I want to thank you...

today is official Canadian Thanksgiving! I've been away from home for plenty of thanksgivings by now, but it's especially different in a place that doesn't even have the holiday (and doesn't give you a long weekend...puh). lucky for me there are plenty of Canadians around here to show the Europeans how to enjoy a feed. 

a few friends of ours hosted a thanksgiving potluck on saturday. the food was deee-licious, and we all sat around the living room enjoying our wine/ thanksgiving hurricanes and watching the X Factor. it was great fun- much better than eating turkey alone in our apartment while Brando watches football...
(no, that has never happened, but it has been a very real possibility.)

five Canadians, an Irishman, an American, and one Scot sit down to dinner... it's like the beginning of a joke!
cranberry sauce, stuffing, veggies. yummmm.
Sarah carvin' the bird. 
my contribution to the evening- bread pudding. one of my favourite things in the world!
the women working hard while the men look on. :)
delicious. not too bad for displaced Canadians...
managed to catch everybody in mid-chew. at least it looks like everyone enjoyed their food!
no scoff is complete without a hot beverage.
Tighearnach enjoying some apple crisp for dessert.
first Thanksgiving as an old married couple (officially, anyways...). not too shabby.

I love a good turkey dinner! if it's one thing Newfoundlanders know, it's how to enjoy a wicked 'ol cooked dinner on every occasion possible. Thanksgiving, Christmas, Easter, even regular old sundays- although that usually calls for a smaller chicken instead of a turkey. point is, Newfoundland Thanksgiving is the BEST. 

there are three special components that are essential in making Newfoundland turkey dinners the best; I don't know if all are specifically only Newfie additions, but I've yet to meet outsiders who include them. 

one is salt meat, which is exactly what it sounds like; chunks of beef preserved in salt and boiled. sounds gross, but it's amazing. honest. and it flavours yer veggies right up.

the second is sailor's duff (other people may have a different name for this, or not have a clue what I'm talking about, but my family always makes it and it's one of my favourites!). that's a pudding made with molasses that you can either serve with dinner and gravy, or as desert with custard. it sounds as though no food could ever function this way, but again, it is amazing. and when I say pudding, I mean more like the bread pudding photo above than a jello-pudding-cup pudding.

the third is what I made for the pot luck- bread pudding. it's super easy and SUPER delicious, so I thought I'd share a recipe. so you mainlanders can get a taste of Newfie cookin'.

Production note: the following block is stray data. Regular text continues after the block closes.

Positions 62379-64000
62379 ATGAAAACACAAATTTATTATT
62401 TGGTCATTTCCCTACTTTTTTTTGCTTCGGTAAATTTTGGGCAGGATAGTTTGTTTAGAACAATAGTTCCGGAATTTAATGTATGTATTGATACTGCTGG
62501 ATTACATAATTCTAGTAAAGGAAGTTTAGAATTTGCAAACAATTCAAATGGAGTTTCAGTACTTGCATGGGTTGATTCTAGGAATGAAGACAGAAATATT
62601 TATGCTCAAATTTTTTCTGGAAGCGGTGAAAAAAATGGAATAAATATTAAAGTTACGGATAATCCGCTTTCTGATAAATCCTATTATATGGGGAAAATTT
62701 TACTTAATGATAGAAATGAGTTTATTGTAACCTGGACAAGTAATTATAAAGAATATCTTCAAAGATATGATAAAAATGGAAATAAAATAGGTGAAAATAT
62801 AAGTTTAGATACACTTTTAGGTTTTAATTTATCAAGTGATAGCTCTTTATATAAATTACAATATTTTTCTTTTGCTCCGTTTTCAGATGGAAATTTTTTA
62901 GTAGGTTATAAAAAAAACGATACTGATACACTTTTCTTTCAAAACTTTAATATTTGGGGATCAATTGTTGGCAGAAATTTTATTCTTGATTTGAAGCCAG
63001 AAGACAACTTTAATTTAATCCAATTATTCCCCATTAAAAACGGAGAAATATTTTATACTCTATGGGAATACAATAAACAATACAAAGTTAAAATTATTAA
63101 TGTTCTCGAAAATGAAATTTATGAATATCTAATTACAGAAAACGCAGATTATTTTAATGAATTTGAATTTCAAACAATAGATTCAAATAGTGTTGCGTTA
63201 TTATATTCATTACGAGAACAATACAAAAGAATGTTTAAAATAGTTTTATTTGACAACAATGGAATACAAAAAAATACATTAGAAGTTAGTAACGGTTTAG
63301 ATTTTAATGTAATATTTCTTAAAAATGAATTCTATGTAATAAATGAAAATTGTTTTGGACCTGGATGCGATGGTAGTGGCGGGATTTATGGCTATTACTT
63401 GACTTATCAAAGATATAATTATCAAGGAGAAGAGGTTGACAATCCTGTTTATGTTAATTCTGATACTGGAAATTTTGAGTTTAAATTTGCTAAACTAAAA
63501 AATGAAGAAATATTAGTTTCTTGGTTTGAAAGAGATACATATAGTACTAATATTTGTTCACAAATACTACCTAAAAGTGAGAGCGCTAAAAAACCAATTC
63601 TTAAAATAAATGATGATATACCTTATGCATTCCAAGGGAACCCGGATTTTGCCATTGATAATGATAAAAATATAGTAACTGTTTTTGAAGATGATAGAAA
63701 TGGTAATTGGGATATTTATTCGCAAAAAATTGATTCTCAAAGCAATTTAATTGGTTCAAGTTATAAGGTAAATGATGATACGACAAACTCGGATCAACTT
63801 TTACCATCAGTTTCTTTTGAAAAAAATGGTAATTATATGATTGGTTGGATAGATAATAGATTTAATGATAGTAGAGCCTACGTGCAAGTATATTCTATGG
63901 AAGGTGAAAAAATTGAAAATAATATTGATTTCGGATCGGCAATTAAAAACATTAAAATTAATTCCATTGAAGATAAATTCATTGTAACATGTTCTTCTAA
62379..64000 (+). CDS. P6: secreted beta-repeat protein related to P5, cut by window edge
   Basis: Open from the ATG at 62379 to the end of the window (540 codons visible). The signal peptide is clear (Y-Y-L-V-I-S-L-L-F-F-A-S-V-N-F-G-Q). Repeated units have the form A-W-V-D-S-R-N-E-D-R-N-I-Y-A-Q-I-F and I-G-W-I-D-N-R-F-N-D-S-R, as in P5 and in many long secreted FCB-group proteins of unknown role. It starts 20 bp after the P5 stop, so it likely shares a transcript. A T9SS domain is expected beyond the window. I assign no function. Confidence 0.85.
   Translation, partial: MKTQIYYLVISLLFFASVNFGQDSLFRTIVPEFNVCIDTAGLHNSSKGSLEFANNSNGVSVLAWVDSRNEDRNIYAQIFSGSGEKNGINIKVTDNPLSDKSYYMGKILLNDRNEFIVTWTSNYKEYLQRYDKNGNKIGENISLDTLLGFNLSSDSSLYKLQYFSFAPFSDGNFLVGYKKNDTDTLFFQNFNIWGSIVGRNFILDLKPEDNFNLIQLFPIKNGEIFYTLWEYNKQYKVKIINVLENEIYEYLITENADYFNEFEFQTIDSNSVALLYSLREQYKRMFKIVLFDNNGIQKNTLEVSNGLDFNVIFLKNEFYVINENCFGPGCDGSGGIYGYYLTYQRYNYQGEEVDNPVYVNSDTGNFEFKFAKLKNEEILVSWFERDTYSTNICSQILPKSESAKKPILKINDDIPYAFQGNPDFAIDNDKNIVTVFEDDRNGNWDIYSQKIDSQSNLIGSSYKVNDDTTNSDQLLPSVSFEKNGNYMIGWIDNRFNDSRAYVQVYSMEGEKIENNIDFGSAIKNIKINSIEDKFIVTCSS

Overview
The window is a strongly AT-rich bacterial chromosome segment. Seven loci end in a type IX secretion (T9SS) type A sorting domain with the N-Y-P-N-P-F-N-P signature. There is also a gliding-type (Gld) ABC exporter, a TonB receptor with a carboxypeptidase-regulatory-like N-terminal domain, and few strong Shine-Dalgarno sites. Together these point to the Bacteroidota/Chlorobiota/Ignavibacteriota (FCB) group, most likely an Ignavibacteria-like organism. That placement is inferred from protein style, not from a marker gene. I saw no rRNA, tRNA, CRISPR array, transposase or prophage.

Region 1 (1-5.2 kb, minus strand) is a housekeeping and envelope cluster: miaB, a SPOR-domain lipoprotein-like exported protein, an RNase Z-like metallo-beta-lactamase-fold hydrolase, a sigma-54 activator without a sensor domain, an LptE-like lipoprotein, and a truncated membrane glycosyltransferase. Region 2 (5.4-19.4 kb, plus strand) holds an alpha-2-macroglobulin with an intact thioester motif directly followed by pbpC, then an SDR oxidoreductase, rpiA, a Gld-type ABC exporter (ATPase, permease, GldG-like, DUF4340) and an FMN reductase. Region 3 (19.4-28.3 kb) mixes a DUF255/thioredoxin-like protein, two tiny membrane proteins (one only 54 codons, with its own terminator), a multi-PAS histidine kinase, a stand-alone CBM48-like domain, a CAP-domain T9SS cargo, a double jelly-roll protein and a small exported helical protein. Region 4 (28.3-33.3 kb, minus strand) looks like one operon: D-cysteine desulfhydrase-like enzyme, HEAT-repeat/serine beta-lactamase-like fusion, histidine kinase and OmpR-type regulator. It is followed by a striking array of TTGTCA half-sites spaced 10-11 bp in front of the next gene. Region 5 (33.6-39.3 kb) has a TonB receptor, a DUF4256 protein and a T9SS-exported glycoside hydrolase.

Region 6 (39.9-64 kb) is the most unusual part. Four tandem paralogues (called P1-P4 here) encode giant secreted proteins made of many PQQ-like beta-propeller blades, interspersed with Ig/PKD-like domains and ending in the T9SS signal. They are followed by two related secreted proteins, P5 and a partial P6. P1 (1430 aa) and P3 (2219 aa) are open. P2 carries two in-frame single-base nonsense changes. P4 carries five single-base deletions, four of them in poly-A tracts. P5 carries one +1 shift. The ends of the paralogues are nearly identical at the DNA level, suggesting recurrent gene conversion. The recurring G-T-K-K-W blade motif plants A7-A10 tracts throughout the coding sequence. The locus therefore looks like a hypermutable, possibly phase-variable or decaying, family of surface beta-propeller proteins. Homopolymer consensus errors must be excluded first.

note that my family(read; my mom) doesn't exactly use measurements when cooking, so some of these are estimates. but I promise you cannot mess it up. 

you need:

a loaf of soft white bread
a cup of sugar
a cup of flour
finely chopped onion (to taste- I usually use a whole small one)
about 1/2 cup melted butter/margarine


- tear the loaf of bread into small pieces and put them in a large bowl. 

- add the flour, sugar, and onion, and mix ingredients together. 

- pour in the melted butter, then add about half a cup of water. mix everything together, then start squishing the mixture together with your hands (yes, your hands! it's fun!) add a little water at a time until everything sticks together kind of like a big lump of cookie dough. 

- sprinkle in flour to soak up extra water if the mixture gets too sticky (you can also rub it on your hands to keep the dough from sticking to them).

- form the mixture into a loaf and sprinkle with as much cinnamon as you want!

- here's where it's a little strange; wrap the pudding tightly in tin foil. make sure there are no holes or openings; try rolling edges together like you would a doggie bag. just any way to make sure water doesn't easily seep in, because the cooking involves water...

- place the wrapped pudding in about an inch of boiling water in a pot. most of the pudding should be out of the water- it has to steam, not boil. (the way this is usually done is to place the wrapped pudding on top of a pot of boiling vegetables, which is convenient if you're making a big meal!)

- steam for 22-25 minutes, then unwrap. YUMMY TIME.

note: this makes a huge pudding, so you might want to split it into two loaves. :)

you can experiment by adding your own twists to the recipe. some people use grated apple instead of onion, or you can just use a different type of onion, or nothing at all! you can add ginger or nutmeg, or drizzle a little extra butter on top. either way, bread pudding is always welcome in my belly. 

happy Thanksgiving! 

playing: raise it up- Florence + the machine

1 comment:

Lauren said...

I'm an American in Glasgow and my friends and I are planning our Thanksgiving dinner for next month. I'm so excited! I had one here before and it was pretty successful, but it was for 13 people and I made way too much food. This year only 6 people will be there, which makes things easier. I love Thanksgiving, it's my favorite holiday.

Lauren @ Sea Parrot